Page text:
Tue. Sep 28th, 2021

” The brand-new pterosaur, which we named Thapunngaka shawi, would have been a terrifying monster, with a spear-like mouth and a wingspan around seven meters.
” It was basically simply a skull with a long neck, bolted on a pair of long wings.
” This thing would have been quite savage.
” It would have cast a great shadow over some trembling little dinosaur that would not have heard it until it was too late.”
Tim Richards with the skull of an anhanguerian pterosaur. Credit: Tim Richards
Mr. Richards stated the skull alone would have been simply over one meter long, including around 40 teeth, completely suited to grasping the numerous fishes known to live in Queenslands no-longer-existent Eromanga Sea.
” Its appealing to believe it may have swooped like a magpie throughout breeding season, making your regional magpie swoop appearance pretty minor– no amount of zip ties would have saved you.
” Though, to be clear, it was absolutely nothing like a bird, and even a bat– Pterosaurs were a successful and varied group of reptiles– the very first back-boned animals to take a stab at powered flight.”
Theoretical outlines of Australian pterosaurs revealing relative wingspan sizes. 1.8 m human for scale. Credit: Tim Richards
The brand-new types came from a group of pterosaurs understood as anhanguerians, which lived in every continent during the latter part of the Age of Dinosaurs.
Being completely adjusted to powered flight, pterosaurs had reasonably hollow and thin-walled bones. Offered these adaptations their fossilized remains are uncommon and typically improperly maintained.
” Its rather incredible fossils of these animals exist at all,” Mr Richards said. “By world standards, the Australian pterosaur record is poor, however the discovery of Thapunngaka contributes significantly to our understanding of Australian pterosaur variety.”
It is just the 3rd types of anhanguerian pterosaur understood from Australia, with all three species hailing from western Queensland.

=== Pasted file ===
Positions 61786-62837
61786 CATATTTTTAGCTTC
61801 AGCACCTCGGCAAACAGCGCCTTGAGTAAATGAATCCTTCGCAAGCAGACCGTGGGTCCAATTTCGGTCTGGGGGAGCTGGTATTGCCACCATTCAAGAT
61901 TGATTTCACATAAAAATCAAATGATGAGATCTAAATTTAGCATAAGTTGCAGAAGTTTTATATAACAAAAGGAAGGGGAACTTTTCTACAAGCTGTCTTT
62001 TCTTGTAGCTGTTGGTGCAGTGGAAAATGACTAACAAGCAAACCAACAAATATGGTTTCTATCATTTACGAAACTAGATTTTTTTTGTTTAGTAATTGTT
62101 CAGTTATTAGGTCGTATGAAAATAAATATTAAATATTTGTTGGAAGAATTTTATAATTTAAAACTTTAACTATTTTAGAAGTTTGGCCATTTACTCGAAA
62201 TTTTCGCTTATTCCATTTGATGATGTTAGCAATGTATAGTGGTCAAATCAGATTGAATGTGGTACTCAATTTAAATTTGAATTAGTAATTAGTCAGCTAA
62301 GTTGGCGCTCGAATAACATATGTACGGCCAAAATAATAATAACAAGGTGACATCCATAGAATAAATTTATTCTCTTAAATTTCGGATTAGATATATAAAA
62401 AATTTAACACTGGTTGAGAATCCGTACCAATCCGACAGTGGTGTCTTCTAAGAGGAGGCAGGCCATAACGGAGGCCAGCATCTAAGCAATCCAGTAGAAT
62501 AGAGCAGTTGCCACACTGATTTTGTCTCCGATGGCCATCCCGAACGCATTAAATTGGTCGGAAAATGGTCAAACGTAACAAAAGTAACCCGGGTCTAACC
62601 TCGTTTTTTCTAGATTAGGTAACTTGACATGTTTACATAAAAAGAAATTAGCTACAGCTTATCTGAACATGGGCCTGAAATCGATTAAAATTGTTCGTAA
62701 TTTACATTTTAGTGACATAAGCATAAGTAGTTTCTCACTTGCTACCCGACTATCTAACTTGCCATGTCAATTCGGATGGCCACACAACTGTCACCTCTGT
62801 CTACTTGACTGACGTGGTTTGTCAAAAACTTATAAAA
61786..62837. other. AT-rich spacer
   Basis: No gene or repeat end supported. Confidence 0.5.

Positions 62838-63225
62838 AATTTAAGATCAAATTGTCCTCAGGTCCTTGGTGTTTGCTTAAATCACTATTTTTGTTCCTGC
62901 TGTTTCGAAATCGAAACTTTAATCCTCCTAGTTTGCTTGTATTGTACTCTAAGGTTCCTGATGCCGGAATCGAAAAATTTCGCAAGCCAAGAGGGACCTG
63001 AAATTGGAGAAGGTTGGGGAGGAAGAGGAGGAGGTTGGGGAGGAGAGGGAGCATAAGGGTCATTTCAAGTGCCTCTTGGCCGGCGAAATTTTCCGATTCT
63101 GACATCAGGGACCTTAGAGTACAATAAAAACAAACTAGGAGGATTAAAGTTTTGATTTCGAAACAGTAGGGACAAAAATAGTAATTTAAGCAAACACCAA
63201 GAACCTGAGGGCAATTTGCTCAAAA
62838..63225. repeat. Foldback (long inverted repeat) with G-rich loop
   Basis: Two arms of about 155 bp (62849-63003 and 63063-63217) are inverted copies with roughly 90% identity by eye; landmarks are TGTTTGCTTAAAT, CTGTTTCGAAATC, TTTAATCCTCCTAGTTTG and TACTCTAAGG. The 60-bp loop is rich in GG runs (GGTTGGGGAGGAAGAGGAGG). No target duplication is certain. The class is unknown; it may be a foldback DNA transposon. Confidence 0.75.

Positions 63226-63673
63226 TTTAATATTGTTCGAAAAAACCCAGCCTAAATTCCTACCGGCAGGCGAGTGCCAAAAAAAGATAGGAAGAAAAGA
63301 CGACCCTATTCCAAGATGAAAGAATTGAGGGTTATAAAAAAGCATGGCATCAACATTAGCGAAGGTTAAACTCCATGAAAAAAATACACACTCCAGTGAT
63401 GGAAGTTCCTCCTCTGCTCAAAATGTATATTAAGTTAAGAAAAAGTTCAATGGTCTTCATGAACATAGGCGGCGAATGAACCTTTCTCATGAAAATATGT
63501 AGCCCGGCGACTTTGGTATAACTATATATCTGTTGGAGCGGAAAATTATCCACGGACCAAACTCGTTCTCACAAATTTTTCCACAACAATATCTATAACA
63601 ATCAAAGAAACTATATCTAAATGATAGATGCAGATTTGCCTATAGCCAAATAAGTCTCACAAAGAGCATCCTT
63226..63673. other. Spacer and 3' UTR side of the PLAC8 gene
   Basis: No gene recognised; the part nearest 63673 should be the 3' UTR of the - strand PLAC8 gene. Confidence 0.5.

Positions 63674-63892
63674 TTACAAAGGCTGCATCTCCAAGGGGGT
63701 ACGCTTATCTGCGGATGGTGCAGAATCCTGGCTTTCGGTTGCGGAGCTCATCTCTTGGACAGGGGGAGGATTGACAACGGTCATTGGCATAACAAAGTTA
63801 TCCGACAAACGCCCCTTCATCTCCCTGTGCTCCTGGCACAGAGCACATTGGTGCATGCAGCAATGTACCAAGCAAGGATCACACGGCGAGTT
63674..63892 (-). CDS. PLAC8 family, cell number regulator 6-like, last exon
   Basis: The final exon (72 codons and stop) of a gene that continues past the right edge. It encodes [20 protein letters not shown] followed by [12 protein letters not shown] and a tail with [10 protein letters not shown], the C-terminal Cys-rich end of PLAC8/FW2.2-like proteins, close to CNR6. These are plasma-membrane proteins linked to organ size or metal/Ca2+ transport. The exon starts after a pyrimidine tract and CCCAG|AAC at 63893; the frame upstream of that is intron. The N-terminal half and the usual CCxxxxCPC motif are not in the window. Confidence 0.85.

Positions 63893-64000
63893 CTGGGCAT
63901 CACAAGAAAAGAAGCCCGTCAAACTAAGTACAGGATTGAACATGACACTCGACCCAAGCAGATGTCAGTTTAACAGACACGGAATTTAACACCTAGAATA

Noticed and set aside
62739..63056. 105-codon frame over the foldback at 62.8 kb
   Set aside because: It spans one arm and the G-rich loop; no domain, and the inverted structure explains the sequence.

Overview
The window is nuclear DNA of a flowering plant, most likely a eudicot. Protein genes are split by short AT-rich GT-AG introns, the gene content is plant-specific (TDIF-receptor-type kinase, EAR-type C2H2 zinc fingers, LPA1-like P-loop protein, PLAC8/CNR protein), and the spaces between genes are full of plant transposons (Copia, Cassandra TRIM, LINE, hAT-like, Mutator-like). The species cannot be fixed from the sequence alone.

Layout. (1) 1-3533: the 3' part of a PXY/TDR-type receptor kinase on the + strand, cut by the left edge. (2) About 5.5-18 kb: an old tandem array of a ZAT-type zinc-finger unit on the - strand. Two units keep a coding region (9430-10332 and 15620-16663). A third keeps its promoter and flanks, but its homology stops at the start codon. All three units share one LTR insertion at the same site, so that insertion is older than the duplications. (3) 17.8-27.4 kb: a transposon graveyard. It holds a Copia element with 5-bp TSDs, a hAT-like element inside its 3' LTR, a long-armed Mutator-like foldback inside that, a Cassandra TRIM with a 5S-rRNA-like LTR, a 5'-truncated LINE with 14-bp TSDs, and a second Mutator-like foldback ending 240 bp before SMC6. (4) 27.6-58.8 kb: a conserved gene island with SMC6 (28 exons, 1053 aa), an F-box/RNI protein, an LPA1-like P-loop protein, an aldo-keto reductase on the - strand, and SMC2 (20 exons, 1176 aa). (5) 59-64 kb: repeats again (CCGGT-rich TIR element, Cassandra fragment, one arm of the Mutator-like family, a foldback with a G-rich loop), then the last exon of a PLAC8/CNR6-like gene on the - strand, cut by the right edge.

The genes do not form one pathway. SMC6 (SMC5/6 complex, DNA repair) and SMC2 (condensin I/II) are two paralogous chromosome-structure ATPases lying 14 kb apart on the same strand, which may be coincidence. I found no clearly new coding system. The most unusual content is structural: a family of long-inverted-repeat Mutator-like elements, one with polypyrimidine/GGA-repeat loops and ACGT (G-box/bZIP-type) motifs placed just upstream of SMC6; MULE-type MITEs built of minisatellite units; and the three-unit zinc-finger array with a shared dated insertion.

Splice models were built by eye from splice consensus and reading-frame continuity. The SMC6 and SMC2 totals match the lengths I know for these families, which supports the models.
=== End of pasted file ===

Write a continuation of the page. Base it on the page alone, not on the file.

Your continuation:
Reconstruction of the skull of Thapunngaka shawi (KKF494). From Richards et al. (2021 ). Credit: Tim Richards
Dr. Steve Salisbury, co-author on the paper and Mr Richards PhD manager, stated what was especially striking about this new species of anhanguerian was the enormous size of the bony crest on its lower jaw, which it presumably had on the upper jaw also.
” These crests most likely played a function in the flight dynamics of these creatures, and ideally future research study will provide more conclusive responses,” Dr. Salisbury stated.
The fossil was found in a quarry simply northwest of Richmond in June 2011 by Len Shaw, a local fossicker who has been scratching around in the location for years.
The name of the new species honors the First Nations individuals of the Richmond location where the fossil was found, incorporating words from the now-extinct language of the Wanamara Nation.
Theoretical outline of Thapunngaka shawi with a 7 m wingspan, together with a wedge-tailed eagle (2.5 m wingspan) and a hang-glider (10 m wingspan). Credit: Tim Richards
” The genus name, Thapunngaka, incorporates thapun [ta-boon] and ngaka [nga-ga], the Wanamara words for spear and mouth, respectively,” Dr. Salisbury stated.
” The types name, shawi, honours the fossils innovator Len Shaw, so the name indicates Shaws spear mouth.”.
The fossil of Thapunngaka shawi is on display at Kronosaurus Korner in Richmond.
Reference: “An Upper Triassic Terrestrial Vertebrate Assemblage from the Forgotten Kocury Locality (Poland) with a New Aetosaur Taxon” by Łukasz Czepiński, Dawid Dróżdż, Tomasz Szczygielski, Mateusz Tałanda, Wojciech Pawlak, Antoni Lewczuk, Adam Rytel and Tomasz Sulej, 6 April 2021, Journal of Vertebrate Paleontology.DOI: 10.1080/ 02724634.2021.1898977.

Artists impression of the terrifying Thapunngaka shawi. Credit: Adobe stock
Australias biggest flying reptile has been uncovered, a pterosaur with an approximated seven-meter wingspan that soared like a dragon above the ancient, vast inland sea once covering much of outback Queensland.
University of Queensland PhD prospect Tim Richards, from the Dinosaur Lab in UQs School of Biological Sciences, led a research group that analyzed a fossil of the creatures jaw, found on Wanamara Country, near Richmond in North West Queensland.
” Its the closest thing we need to a reality dragon,” Mr. Richards stated.

Hypothetical describes of Australian pterosaurs showing relative wingspan sizes. Credit: Tim Richards
Reconstruction of the skull of Thapunngaka shawi (KKF494). From Richards et al. (2021 ). Credit: Tim Richards


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